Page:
If the options are for stock in a publicly traded company, then this is probably a relatively easy question to answer.  They are probably worth $0 when issued – as the strike price will correspond to the current stock price and most of the other relevant information will be publicly available.  

However, if we are talking about a privately held company, then you need to collect some data to ascertain if those options are your path to a life of luxury or just a little extra kicker.  I am a firm believer in finding ways to accumulate wealth that has leverage, and owning part of business is certainly a good way to do this.  But, if we’re talking private companies, then generally it will take some sort of liquidation event (i.e. a sale of the company) to trigger any payout, so all that is baked into my comments below.

Fully Diluted Share Count

First, to evaluate how much those options might be worth someday, you need to understand how many shares are outstanding.  In other words, how much of the company do your options represent?  So, I personally would phrase this question as:  What is the fully diluted share count?

This matters because if a company is worth $150 million and there are 50 million shares, then every share is worth $3 dollars.  Your options would be worth:  Option Count x ($3 – Your Strike Price).

You need the total share count to help you estimate how much a share could be worth at different valuation numbers, for example.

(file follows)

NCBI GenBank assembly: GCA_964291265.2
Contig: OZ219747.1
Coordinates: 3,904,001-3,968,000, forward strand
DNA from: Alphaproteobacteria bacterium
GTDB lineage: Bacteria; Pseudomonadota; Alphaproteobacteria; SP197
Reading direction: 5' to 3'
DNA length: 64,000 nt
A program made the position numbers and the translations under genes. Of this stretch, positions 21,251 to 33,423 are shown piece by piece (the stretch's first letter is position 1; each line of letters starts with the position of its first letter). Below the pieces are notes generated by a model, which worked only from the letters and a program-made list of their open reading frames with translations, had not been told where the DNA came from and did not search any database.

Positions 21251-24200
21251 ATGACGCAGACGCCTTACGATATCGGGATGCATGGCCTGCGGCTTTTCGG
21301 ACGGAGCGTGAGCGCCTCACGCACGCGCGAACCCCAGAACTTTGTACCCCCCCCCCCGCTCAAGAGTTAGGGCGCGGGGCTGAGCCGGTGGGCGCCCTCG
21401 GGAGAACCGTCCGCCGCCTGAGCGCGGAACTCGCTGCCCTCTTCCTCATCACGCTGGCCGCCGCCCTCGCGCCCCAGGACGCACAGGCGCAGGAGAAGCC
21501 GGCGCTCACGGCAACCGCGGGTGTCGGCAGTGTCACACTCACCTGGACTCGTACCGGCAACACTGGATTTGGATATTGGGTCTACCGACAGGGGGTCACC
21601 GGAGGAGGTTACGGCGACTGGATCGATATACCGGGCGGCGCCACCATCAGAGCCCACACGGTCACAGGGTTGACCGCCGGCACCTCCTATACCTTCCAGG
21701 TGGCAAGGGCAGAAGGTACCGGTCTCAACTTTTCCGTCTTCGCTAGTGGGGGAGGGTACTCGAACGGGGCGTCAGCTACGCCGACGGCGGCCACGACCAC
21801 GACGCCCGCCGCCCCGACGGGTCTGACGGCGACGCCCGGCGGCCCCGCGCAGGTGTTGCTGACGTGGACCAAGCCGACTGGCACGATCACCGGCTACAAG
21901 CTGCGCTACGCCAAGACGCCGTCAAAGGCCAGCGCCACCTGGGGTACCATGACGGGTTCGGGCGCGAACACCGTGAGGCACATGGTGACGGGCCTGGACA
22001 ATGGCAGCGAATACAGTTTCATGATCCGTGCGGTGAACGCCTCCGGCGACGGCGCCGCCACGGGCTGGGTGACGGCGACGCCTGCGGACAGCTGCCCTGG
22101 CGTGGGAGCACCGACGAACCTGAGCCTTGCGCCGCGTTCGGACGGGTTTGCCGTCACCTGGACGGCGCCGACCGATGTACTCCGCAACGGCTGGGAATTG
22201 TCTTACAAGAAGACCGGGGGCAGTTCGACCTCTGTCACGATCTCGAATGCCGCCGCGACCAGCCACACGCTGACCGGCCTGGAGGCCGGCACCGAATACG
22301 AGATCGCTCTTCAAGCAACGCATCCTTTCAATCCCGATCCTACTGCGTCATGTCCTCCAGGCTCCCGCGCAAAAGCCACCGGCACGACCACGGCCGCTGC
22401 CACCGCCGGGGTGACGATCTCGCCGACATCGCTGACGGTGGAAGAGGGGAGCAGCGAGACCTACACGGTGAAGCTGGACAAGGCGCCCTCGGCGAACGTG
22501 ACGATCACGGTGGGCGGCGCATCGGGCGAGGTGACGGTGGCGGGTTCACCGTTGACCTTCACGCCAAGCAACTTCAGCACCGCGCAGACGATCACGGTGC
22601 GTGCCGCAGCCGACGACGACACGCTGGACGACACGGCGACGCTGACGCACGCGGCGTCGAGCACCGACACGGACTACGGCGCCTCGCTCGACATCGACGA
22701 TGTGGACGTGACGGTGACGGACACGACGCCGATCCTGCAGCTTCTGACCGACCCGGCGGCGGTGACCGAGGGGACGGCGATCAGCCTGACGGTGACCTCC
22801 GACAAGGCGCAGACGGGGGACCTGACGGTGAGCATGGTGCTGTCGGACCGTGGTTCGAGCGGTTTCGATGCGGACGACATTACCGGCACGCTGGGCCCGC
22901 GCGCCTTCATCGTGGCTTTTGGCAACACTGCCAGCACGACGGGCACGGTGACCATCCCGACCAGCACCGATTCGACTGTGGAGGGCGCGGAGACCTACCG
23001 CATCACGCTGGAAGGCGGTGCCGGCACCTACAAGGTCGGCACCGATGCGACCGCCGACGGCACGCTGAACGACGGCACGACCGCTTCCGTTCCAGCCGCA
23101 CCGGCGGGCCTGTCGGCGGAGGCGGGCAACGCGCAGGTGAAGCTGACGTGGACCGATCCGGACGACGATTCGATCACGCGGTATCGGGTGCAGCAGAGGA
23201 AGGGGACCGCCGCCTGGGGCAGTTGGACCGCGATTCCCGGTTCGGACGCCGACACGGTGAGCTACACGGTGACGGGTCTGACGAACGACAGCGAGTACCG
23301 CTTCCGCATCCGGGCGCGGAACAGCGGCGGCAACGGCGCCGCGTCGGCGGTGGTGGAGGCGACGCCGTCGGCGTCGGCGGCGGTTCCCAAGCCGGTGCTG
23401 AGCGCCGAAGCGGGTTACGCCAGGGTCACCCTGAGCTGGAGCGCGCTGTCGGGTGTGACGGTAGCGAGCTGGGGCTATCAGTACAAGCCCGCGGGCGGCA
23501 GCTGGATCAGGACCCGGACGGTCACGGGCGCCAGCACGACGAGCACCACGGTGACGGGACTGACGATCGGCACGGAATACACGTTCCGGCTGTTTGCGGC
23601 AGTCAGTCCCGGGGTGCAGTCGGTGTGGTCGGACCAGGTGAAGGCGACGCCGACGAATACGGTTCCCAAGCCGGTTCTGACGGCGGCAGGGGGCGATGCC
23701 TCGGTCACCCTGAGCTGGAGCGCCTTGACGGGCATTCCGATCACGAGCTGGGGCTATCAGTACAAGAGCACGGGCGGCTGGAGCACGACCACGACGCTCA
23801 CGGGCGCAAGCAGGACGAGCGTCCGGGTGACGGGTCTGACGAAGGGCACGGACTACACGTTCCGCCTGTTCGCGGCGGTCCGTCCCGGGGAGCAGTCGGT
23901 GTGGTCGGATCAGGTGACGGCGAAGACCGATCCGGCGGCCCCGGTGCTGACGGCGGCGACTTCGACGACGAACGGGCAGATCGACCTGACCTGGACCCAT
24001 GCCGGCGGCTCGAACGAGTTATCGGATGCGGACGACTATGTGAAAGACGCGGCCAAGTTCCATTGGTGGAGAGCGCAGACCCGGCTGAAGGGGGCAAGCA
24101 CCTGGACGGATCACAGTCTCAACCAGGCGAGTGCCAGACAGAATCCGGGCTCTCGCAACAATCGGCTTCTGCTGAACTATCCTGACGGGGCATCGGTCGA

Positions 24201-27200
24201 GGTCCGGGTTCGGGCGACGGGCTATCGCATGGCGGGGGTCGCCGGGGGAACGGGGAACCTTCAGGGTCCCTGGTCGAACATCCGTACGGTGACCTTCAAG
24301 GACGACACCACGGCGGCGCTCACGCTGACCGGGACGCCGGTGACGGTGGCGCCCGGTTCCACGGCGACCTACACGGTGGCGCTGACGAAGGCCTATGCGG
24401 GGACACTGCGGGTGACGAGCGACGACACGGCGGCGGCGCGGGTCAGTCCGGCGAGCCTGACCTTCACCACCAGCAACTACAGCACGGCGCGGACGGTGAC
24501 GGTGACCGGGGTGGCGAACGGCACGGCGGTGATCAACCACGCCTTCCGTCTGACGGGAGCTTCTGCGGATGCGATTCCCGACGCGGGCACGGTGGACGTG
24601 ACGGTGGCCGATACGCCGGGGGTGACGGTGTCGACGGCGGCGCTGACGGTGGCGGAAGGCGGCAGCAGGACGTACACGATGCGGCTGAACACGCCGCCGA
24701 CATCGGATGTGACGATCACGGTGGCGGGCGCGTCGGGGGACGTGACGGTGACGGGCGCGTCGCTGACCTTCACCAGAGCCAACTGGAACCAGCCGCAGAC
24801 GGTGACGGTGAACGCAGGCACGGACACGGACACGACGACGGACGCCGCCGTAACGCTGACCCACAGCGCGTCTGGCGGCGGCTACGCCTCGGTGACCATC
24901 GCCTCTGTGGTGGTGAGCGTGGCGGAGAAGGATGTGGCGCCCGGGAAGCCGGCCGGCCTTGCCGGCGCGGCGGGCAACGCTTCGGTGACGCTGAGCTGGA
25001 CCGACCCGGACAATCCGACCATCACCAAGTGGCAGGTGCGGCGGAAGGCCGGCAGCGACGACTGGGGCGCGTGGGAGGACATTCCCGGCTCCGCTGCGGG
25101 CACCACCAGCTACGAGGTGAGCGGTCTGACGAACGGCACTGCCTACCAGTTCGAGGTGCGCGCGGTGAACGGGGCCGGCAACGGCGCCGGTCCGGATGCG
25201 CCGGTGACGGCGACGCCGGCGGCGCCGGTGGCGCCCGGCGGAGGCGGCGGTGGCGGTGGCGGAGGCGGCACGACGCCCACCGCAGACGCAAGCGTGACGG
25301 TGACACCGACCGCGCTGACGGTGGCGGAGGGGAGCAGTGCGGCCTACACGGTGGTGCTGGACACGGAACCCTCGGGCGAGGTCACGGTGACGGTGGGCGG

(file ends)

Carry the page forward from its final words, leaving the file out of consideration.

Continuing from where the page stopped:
Who Gets Their Money Before Shareholders

Second, you also need to know if anyone is going to get paid out before the shareholders.  There can be a number of mouths to feed before shareholders see any proceeds including the following:

  1. Bankers, Lawyers & Any Transaction Fees
  2. Working Capital Adjustments
  3. Debt
  4. Preferred Shares

For simple math, you can probably ignore the expenses related to bankers, lawyers, and other transaction fees.  This is not to say they are going to be small.  But we are doing horseshoes and hand grenades math here.

Same with the working capital adjustment.  This is a purchase price adjustment due to estimating how much money is going to be left in the business by the sellers vs. how much actually gets left behind.  Since the negotiations typically take place several months before the close, an estimate is used and then trued up based on actuals.  But for our purposes let’s ignore it.

Debt.  This is not to be ignored.  If you sell the aforementioned business for $150 million but there is $50 million of debt, then only $100 million is left over for shareholders.  This, as a shareholder, you care deeply about.

Preferred Shares.  This could be a topic of an entire post, but for simplicity, you should understand that there can be different “classes” of shares and each class may have different provisions.  The provisions you care most about is the preference in the proceeds waterfall.  Let’s say in the aforemention business with 50 million shares, that 25 million are Participating Preferreds that get paid out at $2 a share.  And then participate ratably with the other 25 million Common Shares.  So, take your $150 million purchase price and subtract off $50 million of debt.  Then take the remaining $100 million and pay the Participating Preferred their $2 per share ($50 million), leaving $50 million.   Then all shares, both Participating Preferreds and Common Shares, get the rest, so each share is worth $1.

So, as a Common Shareholder, you also care deeply about Preferreds.